Beyond Belief Agnostics and Freethinkers

Toronto's City Hall

Fifty Chosen Articles:
Number Thirty-Five.
Originally posted in March 2017.

In January of 2017 secular AA groups booted out by the Greater Toronto Area Intergroup were invited back in by the Intergroup.

This candid history of one of the booted out groups, written by one of its founders, Joe C,  was published in the very next Intergroup Newsletter, Better Times.

By Joe C

Thursday, September 24th, 2009 at 6:30 PM, the first meeting of Beyond Belief Agnostics and Freethinkers Group took place at the University of Toronto. There are now 14 GTA meetings “without a prayer”. I’m a regular around the AA History Lovers clan and periodically, I write and speak about our collective history. Eddy G from Toronto archives was excited to show me a late 1990s meeting list with a We Agnostics Group on Danforth, in District 22. So, if any East-enders remember We Agnostics, I’d love to hear from you.

At the turn of the century, I found an active group of AA atheists / agnostics form around the world, online. I found an international website of agnostic / atheists AA groups that included New York City. “Great,” I decided, “Next New York trip, I’m going.” I told some of my homegroup friends. I got to a couple of New York agnostic groups and I couldn’t wait to help start a Toronto group with my fellow AAs.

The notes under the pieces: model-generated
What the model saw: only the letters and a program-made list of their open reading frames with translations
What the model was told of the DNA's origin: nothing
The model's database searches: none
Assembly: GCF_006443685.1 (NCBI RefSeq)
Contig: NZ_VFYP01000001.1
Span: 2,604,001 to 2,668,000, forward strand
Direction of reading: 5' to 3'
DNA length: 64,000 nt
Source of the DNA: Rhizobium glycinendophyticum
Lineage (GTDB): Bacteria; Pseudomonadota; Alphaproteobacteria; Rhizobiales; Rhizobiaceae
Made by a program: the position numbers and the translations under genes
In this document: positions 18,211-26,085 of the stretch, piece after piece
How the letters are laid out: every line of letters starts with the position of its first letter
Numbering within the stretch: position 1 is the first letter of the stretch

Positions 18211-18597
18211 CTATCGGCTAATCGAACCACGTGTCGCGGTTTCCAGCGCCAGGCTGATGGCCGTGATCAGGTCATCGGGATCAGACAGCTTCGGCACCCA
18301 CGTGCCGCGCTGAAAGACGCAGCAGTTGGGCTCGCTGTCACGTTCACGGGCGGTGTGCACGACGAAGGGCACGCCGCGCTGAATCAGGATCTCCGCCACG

Many agnostic groups had web pages with meeting scripts and readings. Living Sober is a popular reading. We adopted this popular opening:

AA agnostic meetings endeavour to maintain a tradition of free expression, and conduct a meeting where alcoholics feel free to express any doubts or disbelief they may have, and to share their own personal form of spiritual experience, their search for it, or their rejection of it. In keeping with AA tradition, we do not endorse or oppose any form of religion or atheism. Our only wish is to ensure suffering alcoholics that they can find sobriety in AA without having to accept anyone else’s beliefs, or having to deny their own.

There was no praying; some groups recited the Responsibility Declaration or “Live and Let Live” and some just close with “Our next meeting is ___ ; who’s going for coffee?”

BB Better Times

Click on the image above to view this article as posted in the February issue of the GTA Intergroup Newsletter.

A lot of the early Toronto members came from Midtown, Stepping Stones and other groups in the Annex. Alcoholics from Ajax to Mississauga joined us. A lot of long-timers talk about AA recovery, not fitting their beliefs into G.O.D. acronyms or start every share with, “I don’t mean to offend anyone but…”

There are those newcomers who tried faking it and repeatedly not made it but have now found sobriety in our gathering of mostly nonbelievers. Some AAs never have the experience of a prayer-answering, sobriety-granting higher power. At Beyond Belief, we just share from our heart, unabashedly.

There are 400 secular AA meetings around the world. From 2009 to 2017, we went from zero to over 24 Canadian meetings for atheists / agnostics.

The International Conference of Secular AA is coming to downtown Toronto, in 2018. Many of us are busy with our first local gathering called SOAAR (Secular Ontario AA Roundup) September 16, 2017.

AA History isn’t something that happened “way back when”. AA evolves before our eyes. It’s an exciting time to be sober in Toronto AA.